Even though factors such as supply chain issues have caused a slowdown, we still see room to grow in this expansion.

I’m an optimist, so I like to get the bad news out of the way first. Global stocks just had their worst month in a year. Companies such as Sherwin-Williams, Micron and Bed Bath & Beyond released weak guidance that blamed supply chain issues and building margin pressures. Analysts have a sinking feeling that those pre-announcements are just the prelude to what could be a disappointing third-quarter earnings season. Those supply chain issues and shortages, by the way, show little signs of improving. Vietnamese factories are shuttered due to COVID-19 outbreaks, natural gas prices are surging, British gas stations are out of, erm, petrol, and over 70 ships are waiting to offload their cargo at the Port of L.A./Long Beach.

In the background, economic data releases have been disappointing expectations, and consensus estimates for third-quarter GDP growth have fallen by two full percentage points from peak. Meanwhile, lawmakers on Capitol Hill are haggling over not only a physical infrastructure bill, but also a human infrastructure bill, and how to (or whether to) raise the debt ceiling. Even though we’ve avoided a government shutdown (thanks to yesterday’s last minute deal), the path forward for the three other items is far from clear.

As if that wasn’t enough for investors to consider, interest rates around the world surged. In the United Kingdom, 10-year Gilt yields are above 1% for the first time since the spring of 2019. In Canada, yields are almost 40 basis points (bps) higher than they were at the beginning of August. In the United States, 10-year Treasury yields are up 25 bps over the last seven trading days, and 2-year yields are the highest they have been since the Federal Reserve cut policy rates to zero at the height of the COVID-19 crisis. Interest rates are like the foundation of a house. When they are unstable, problems start to show up elsewhere.

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Given that, it may not surprise you that the S&P 500 sold off sharply, and closed below its 100-day moving average for the first time since October 2020. As you would expect, the parts of the market that are more sensitive to rising interest rates, such as technology stocks (-6.5% from highs), utilities (-8%) and gold (-8%), are suffering.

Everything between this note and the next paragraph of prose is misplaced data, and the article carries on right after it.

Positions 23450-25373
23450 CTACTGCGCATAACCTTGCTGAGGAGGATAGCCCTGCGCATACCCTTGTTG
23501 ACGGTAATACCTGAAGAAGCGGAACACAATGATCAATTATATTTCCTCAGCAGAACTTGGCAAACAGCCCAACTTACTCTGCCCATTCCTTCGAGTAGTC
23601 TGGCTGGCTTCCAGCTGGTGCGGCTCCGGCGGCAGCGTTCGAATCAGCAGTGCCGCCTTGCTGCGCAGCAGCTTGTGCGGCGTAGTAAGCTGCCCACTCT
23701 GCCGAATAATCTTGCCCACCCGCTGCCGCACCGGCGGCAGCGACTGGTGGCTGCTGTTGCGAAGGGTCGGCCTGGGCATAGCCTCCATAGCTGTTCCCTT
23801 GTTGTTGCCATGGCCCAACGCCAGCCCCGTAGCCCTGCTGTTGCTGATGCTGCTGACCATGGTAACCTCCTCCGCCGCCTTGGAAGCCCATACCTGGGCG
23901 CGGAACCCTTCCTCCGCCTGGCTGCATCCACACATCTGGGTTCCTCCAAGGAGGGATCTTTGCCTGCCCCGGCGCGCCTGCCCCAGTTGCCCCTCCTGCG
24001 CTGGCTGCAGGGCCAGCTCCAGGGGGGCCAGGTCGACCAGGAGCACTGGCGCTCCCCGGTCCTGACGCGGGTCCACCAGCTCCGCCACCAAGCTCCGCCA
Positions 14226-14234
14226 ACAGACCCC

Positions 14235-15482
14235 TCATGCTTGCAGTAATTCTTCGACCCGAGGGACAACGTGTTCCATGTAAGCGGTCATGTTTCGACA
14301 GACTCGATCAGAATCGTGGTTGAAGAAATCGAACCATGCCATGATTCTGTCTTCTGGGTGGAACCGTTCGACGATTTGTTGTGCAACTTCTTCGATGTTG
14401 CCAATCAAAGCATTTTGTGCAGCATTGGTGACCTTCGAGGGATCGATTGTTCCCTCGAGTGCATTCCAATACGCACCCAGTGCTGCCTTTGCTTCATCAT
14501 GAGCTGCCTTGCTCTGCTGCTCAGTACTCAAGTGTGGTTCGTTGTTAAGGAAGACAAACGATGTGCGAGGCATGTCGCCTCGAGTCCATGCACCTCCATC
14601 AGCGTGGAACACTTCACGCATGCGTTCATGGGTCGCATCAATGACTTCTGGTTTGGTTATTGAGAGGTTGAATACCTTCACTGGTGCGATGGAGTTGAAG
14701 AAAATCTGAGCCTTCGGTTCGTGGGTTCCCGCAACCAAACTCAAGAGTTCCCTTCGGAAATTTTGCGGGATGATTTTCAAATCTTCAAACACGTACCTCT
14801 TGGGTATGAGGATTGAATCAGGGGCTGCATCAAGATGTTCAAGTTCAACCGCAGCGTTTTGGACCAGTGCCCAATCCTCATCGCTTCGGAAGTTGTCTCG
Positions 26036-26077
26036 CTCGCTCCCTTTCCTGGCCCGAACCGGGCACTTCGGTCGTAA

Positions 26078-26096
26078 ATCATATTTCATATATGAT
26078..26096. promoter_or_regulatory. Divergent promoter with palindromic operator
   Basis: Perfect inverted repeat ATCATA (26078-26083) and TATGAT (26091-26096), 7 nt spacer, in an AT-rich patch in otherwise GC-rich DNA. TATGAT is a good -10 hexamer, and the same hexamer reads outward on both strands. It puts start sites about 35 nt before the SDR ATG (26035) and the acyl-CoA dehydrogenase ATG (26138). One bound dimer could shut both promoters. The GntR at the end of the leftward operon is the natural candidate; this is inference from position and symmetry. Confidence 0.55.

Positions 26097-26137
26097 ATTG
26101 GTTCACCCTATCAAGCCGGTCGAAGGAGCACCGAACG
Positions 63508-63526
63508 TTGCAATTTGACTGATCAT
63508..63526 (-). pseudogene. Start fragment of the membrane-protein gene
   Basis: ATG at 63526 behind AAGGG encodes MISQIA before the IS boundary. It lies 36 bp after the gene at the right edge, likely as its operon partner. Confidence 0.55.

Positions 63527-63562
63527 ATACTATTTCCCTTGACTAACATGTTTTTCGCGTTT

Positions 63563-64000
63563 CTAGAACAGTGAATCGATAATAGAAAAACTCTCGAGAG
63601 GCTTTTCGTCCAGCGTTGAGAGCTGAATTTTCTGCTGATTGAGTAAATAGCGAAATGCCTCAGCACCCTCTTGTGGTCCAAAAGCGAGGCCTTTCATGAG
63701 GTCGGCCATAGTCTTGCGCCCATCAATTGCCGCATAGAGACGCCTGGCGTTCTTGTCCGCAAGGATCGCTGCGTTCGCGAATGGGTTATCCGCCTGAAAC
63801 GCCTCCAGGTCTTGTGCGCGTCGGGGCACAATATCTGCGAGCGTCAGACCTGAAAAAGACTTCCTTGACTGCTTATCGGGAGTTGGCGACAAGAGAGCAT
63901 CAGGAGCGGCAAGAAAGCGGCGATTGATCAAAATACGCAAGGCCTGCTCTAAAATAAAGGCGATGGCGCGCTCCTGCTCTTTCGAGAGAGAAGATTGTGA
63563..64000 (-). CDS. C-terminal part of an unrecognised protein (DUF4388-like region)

For technology stocks, higher interest rates decrease the value of those further out cash flows investors have been expecting. Areas such as gold and utilities compete with bonds for capital seeking a “safe” haven. Higher rates mean that bonds look incrementally more attractive. But those moves are more or less mechanical. The spookier question that investors are asking is if this spike in bond yields, which raises borrowing costs for businesses and consumers, and therefore works to slow down economic growth, is coming at exactly the wrong time.

OK, that’s enough of the bad news. Here is the good news. Shifts toward tighter monetary policy from places such as the Fed and Bank of England could be jolting rates, but the more important driver may be that bond investors are expecting an improving macroeconomic backdrop going forward. Markets move on expectations and relativity. The Delta-driven COVID wave has hampered restaurant spending, hit travel bookings, disrupted supply chains and exacerbated shortages. But now, COVID cases are around 30% below the Delta wave peaks, and still receding both in the United States and on a global basis.

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Stock markets have noticed, too. Global airline stocks are up +10% since their late August lows, and the energy sector is somehow up over +9% this month even though the broader market is down over -5%. In fact, economic data may still be missing expectations, but to a lesser degree than they were at the beginning of September. This week, both capital goods orders and pending home sales data beat expectations. Less bad for markets is as good as good.

The bear case for now seems as clear as it has all year. Central banks are removing policy support just as supply chain chaos and inflation prove to be intransient and growth is decelerating in the United States and China. However, we don’t believe interest rates pose a threat to the expansion at this point (corporate and household borrowing costs are still below expected returns), the supply chain issues are in part driven by robust demand (a good problem), and we still expect earnings growth to drive equity markets higher over the next 12 months.

Markets just might have to muddle through a soft patch for a little while longer.

In the meantime, investors should focus on quality companies that can work in either rising or falling rate environments, and continue to rely on dynamic active management to navigate what could be a turbulent period for fixed income.

Originally published by JP Morgan Australia.

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